Much as I love our English landscape, I have always felt that the sheer grandeur of walking in the Himalayas has to be the ultimate walkng experience. So when some
friends invited us to stay in Switzerland, we saw this as an opportunity to try something biggish. We checked our Lonely Planet walking guide for nearby walks, and this
one came up. We'd never heard of the Muverans massif, but the book promised stunning views of both other mountains and of the Rhône valley, with typical Swiss scenery,
so we decided to have a go. The official time to do it in was four days. Not knowing how we'd cope with the somewhat yoyo-ing nature of the Path, from col to meadow
valley and back, we decided to do it in five.
DAY 1. Les Plans-sur-Bex to Anzeindaz
We had planned a slightly shorter day to begin; and just as well. Our friends had wanted to drive us to the official start at Les Plans-sur-Bex; however, roadworks on
the little country lanes foiled this plan; so they dropped us just outside Gryon, adding about 7K to our walk. Taking pretty forest tracks to
Les Plans-sur-Bex, we went
on towards the circuit itself, soon leaving the road and winding up in a forest beside a stream. The optimism of a new walk and a new day was enhanced by a gorgeous
blue sky. We came up to Pont de Nant, and began the journey with very tasty jambon and cheese sandwiches at the cabane before setting off uphill. We climbed beside the
Avançon de Nant stream, starting in thick fir woods, and clambering up big boulder stones. The forests here are lovely, with splendid larches, a few mountain
ashes and sycamores. I heard a goat's bell and then saw one trotting across the hillside. As it was fairly late in the summer, there weren't many wild flowers - a few
mauve thistles, yellow dandelions, purple scabious and blue hare-bells. Up and up we went, and then were pleased to pause at the
Buvette La Vare for a drink.
Next came a wide meadow in a huge U-shaped valley; indeed the shape became familiar, as much of the landscape here had been moulded by glaciers. This valley was between the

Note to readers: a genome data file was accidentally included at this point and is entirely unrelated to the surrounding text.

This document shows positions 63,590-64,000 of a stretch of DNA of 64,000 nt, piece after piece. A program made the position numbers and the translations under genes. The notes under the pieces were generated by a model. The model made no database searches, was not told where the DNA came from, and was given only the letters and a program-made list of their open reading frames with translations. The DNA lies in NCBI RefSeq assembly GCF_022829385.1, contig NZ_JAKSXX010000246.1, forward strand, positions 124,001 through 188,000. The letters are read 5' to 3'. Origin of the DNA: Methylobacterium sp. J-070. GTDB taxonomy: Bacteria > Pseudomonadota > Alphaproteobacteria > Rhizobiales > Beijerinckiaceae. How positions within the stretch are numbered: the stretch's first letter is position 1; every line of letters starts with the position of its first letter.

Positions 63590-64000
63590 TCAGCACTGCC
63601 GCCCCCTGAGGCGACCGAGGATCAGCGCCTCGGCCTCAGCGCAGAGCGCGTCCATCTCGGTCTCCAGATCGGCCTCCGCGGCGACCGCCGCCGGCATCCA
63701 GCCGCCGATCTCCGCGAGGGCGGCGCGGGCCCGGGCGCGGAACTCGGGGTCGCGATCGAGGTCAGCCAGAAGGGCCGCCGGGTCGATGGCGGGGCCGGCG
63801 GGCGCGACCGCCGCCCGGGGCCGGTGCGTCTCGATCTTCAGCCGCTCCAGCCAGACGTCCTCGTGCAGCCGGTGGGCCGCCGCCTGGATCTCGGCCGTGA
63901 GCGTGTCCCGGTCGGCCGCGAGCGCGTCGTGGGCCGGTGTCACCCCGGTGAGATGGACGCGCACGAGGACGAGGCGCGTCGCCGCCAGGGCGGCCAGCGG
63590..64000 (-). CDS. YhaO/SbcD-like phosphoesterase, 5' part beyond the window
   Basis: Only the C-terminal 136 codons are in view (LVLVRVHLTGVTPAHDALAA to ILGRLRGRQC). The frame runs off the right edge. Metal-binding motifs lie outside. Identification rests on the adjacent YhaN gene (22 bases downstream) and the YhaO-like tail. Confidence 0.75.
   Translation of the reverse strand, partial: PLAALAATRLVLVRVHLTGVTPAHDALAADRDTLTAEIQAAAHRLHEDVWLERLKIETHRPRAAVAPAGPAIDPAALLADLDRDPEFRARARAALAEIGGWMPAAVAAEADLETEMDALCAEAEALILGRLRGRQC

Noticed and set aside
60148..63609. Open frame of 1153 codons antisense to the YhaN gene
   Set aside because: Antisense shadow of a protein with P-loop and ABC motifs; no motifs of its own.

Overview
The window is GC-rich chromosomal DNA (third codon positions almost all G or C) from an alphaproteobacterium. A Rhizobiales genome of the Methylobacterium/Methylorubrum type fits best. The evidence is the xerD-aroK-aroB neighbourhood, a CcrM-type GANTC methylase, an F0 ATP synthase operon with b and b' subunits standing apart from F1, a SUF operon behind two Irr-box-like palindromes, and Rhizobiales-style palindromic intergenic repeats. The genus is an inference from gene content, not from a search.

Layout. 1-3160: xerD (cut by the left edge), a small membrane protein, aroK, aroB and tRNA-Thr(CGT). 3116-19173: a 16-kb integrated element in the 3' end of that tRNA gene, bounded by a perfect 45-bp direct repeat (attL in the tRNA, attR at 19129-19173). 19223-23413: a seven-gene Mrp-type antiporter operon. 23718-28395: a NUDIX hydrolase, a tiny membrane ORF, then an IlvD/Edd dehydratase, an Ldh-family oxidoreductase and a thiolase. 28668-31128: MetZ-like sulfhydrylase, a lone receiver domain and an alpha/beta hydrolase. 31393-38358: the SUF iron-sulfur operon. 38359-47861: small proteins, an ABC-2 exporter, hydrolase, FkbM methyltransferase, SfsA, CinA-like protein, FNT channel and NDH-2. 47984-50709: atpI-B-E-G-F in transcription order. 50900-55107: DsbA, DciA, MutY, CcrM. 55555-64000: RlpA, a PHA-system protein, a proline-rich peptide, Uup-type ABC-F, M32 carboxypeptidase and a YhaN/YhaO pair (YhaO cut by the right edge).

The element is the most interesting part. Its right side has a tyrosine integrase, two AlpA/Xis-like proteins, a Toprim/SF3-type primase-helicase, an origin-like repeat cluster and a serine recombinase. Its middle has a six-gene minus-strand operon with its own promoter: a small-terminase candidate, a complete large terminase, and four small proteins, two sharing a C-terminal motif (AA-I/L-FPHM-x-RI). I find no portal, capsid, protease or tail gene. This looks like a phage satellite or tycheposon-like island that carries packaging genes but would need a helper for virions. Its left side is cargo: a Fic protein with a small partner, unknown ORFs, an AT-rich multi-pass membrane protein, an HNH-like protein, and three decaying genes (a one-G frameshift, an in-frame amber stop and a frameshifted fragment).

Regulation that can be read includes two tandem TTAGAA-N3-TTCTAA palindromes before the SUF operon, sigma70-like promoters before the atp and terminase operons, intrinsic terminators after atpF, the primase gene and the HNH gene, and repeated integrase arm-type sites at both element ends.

jagged ridge of L'Argentine and the massif of the Muverans mountains. Although there was plenty of grass around, sometimes the bare limestone cliffs seemed a bit lunar
and desert-like. This was all tempered with the musical tinkling of the cow-bells, from the
herds enjoying the upland pastures.
Then there was more climbing, to reach the Col des Essets. We noticed our walking times relative to the 'official' estimates on the signposts: early in the day, we were
ahead of them; then equal; and now we were taking longer - definitely tired from the extended climbing. After the col, it was a gentle downhill to the tiny hamlet of
Anzeindaz, where we met a couple of Australian climbers, bright from the success of climbing 'Le Miroir' on L'Argentine. Jeremy agreed to take their photo provided he
could boast about the UK's relative success at the Olympics. They agreed with a laugh - "we can't win them all." Anzeindaz was set in a small meadow, below
spectacular cliffs, brilliantly lit by the slanting late-afternoon sun. The Refuge has a well-placed patio (see the photo at the bottom of this page) for enjoying mountain views and writing up the day, enjoying
the fine evening light (still not a single cloud, after a gloriously sunny day), plus a well-earned drink. It's right next to the farm, where a farm girl was clearing
the cow-pats from the yard. And I kept being interrupted in my writing by animal bells: a herd of goats first, then the cows, all being returned home for the end of the day. The craggy ridges of Les
Diablerets loomed above us, with impressive folds in the lines of limestone, crunched and curving, from aeons of time, pressure and mountain movement.
DAY 2. Anzeindaz to Gîte de Dorbon
The day started to the sound of cow-bells - the herd being brought back for a day's munching in the meadows here. Jeremy commented that they sounded better than some
less well-maintained carillons we have heard in Europe, and we later heard that they are carefully chosen. They have a lovely range of sweet and deep tones, ringing
all the time as the cows move across the pastures. The Refuge being right by the farm gave a happy impression of the working land to the passing walkers.
The other Refuge (Giacomini) had a really good geological map on its outside wall, which we studied before setting off. It showed the ages of the different layering
of the mountains in view. So I got a bit of an idea of the top being from the Tertiary and the lowest bit from the Jurassic Periods; though I struggle to comprehend
what 200 million years ago means.
We made the gentle stroll up the pretty Alpine valley to the col at the Pas de Cheville, and the new view of waves of mountains eastward; it was a huge panaorama,
with some peaks (unfortunately) among the clouds. Then we set off down what turned out to be a long descent to Deborence.
Cyclists round here are so keen that they even
carry their bikes up these tracks to get to the next place; we met a fusillade (what is the collective noun for cyclists?) of them coming up. Rather them than me!
There were more wild flowers today, including michaelmas daisies, a few violets, lupins and delphiniums. After the barren top, it was nice to get down to the tree-line
again, with the elegant larch boughs.
The lake came into view below, and with slightly tired knees, we got down to Deborence, stopping for salad, beer and a fine view of the jumble of surrounding mountains
at the Refuge du Lac. Then we turned southwards, along with the River Derbonne. After all the grand views of the morning, it was nice to be in a more